Humanitarian assistance usually comes from assets contributed by the UN Office for the Coordination of Humanitarian Affairs (OCHA) and other field operational UN agencies such as the World Food Program (WFP), the World Health Organization (WHO), and the UN Children’s Fund (UNICEF). The response typically also includes the Red Cross Movement, relief organizations, and donor agencies that primarily represent the governments of industrialized nations, such as the United States Agency for International Development (USAID), the Canadian International Development Agency (CIDA), and the United Kingdom’s Department for International Development (DFID). Without good coordination between the relief organizations delivering assistance, there can be many gaps and overlaps in the response.
Concern about the lack of standards and accountability among humanitarian relief personnel peaked in the mid-1990s following the Rwandan genocide. To address these growing concerns, the Humanitarian Charter and Minimum Standards (Sphere Project) was initiated in 1997 under the joint management of InterAction and the Steering Committee for Humanitarian Response (SCHR). The objective of the Sphere Project is to “improve the quality of assistance delivered to people affected by disaster or conflict” and to improve “the accountability of humanitarian agencies and states towards their constituents, donors and affected populations.” The Sphere Handbook provides standardized guidelines, continually revised according to empiric evidence and consensus, for addressing the core areas of water and sanitation, nutrition, food aid, shelter, and site planning as well as health services.
Evolution of Civilian Medical Needs in Complex Emergencies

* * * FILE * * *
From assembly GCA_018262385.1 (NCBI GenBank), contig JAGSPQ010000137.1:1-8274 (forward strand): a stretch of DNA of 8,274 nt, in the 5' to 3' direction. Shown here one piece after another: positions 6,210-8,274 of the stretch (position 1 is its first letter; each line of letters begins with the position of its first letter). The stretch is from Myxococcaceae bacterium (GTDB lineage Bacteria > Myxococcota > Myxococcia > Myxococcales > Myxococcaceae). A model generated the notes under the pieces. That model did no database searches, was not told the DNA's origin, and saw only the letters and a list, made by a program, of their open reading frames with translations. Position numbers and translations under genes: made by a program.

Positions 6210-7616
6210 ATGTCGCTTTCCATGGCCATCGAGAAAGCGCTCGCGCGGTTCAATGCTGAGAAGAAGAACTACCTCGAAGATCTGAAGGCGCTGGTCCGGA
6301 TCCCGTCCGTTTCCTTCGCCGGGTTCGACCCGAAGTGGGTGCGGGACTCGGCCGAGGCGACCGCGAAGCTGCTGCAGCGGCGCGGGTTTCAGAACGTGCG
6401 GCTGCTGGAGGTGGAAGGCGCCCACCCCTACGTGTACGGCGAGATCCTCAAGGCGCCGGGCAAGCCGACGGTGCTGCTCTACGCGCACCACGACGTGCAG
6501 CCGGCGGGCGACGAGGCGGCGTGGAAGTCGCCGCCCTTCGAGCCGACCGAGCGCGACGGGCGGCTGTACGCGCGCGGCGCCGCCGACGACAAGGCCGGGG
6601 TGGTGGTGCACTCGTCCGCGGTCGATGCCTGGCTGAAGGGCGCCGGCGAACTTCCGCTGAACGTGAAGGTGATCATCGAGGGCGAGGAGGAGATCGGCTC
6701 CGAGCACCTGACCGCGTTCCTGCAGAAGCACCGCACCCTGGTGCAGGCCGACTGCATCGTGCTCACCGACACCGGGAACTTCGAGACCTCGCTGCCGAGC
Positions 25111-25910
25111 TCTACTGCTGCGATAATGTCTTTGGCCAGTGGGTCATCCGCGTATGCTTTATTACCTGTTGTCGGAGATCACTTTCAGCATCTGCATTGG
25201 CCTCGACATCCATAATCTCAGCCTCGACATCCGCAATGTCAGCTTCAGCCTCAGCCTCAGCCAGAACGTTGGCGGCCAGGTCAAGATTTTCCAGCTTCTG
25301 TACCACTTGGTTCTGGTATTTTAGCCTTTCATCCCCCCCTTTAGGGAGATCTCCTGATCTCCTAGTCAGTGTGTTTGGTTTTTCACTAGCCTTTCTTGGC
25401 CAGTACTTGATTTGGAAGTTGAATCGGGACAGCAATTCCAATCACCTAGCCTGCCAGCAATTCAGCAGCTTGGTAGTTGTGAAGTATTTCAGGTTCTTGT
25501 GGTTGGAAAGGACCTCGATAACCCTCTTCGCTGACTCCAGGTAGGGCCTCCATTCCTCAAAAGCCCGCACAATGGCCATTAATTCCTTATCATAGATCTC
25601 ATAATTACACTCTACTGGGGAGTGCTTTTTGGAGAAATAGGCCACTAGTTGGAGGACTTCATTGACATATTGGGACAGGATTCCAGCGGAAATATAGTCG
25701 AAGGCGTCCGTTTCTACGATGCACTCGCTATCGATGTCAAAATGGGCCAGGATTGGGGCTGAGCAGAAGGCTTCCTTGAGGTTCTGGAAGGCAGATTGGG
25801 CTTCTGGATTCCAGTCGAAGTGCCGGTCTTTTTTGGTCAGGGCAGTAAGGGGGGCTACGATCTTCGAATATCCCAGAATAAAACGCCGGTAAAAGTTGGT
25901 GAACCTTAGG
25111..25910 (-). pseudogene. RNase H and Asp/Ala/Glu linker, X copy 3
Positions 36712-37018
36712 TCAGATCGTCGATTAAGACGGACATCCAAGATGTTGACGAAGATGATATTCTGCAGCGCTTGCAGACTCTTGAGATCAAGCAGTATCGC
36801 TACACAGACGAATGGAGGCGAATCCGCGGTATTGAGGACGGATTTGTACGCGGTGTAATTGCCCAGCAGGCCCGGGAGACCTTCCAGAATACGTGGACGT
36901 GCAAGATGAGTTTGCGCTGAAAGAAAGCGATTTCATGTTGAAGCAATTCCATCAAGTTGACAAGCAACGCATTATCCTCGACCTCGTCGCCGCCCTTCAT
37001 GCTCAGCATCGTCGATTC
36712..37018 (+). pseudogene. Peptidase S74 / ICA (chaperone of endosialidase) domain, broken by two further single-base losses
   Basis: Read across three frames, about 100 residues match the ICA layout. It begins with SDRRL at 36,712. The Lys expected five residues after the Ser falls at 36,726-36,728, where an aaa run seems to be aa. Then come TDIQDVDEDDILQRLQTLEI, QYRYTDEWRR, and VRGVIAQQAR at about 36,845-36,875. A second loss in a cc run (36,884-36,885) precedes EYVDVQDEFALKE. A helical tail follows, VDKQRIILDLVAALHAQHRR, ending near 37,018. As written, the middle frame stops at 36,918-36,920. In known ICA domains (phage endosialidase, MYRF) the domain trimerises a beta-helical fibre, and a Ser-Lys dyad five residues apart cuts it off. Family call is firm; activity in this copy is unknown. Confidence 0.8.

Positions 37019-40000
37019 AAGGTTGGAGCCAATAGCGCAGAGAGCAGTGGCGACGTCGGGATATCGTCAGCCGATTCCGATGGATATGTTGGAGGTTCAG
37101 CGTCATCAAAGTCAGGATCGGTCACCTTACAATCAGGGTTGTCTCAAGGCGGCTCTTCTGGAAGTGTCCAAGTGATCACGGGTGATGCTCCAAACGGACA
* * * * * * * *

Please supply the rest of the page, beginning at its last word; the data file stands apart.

In the early phases of complex emergencies, the most urgent health concerns are often injuries resulting from direct violence. Although there will continue to be traumatic injuries, with time other health priorities will emerge. For instance, if displaced populations are sheltered in overcrowded and unsanitary conditions, it is common for air-, water-, and vector-borne communicable diseases, particularly those endemic to the region, to break out and propagate easily. The threat of preventable communicable diseases, such as measles and polio, is further exacerbated by interruptions in routine vaccination as a result of the crisis. With time, mental health and psychological distress become a priority for the population in general and medical responders in particular. With more time, food insecurity will lead to acute malnutrition, particularly among children, the disabled, and the chronically ill. In less developed countries where food insecurity and chronic undernutrition is the norm, cases of malnourishment emerge sooner. And finally, with the passage of more time, an increasing number of individuals will seek care for chronic, preexisting medical problems such as hypertension, cardiac disease, and diabetes, especially in more developed countries with advanced health systems and a high prevalence of these conditions precrisis.
Public Health Priorities
Complex emergencies have a severe impact on the health of entire communities. Malnutrition coupled with infectious disease, lack of access to emergency care, and the targeting of health care facilities/providers are all known to shorten life expectancy within crisis-affected populations. , A series of four mortality surveys in the DRC between 2000 and 2004 showed a crude mortality rate (CMR) of 2.2 deaths per 1000 persons per month, up 70% from preconflict values, indicative of excess mortality generated from the breakdown of public health infrastructure. The CMR was found to be higher still, at 2.6 deaths per 1000 persons per month, in the most affected areas of the country.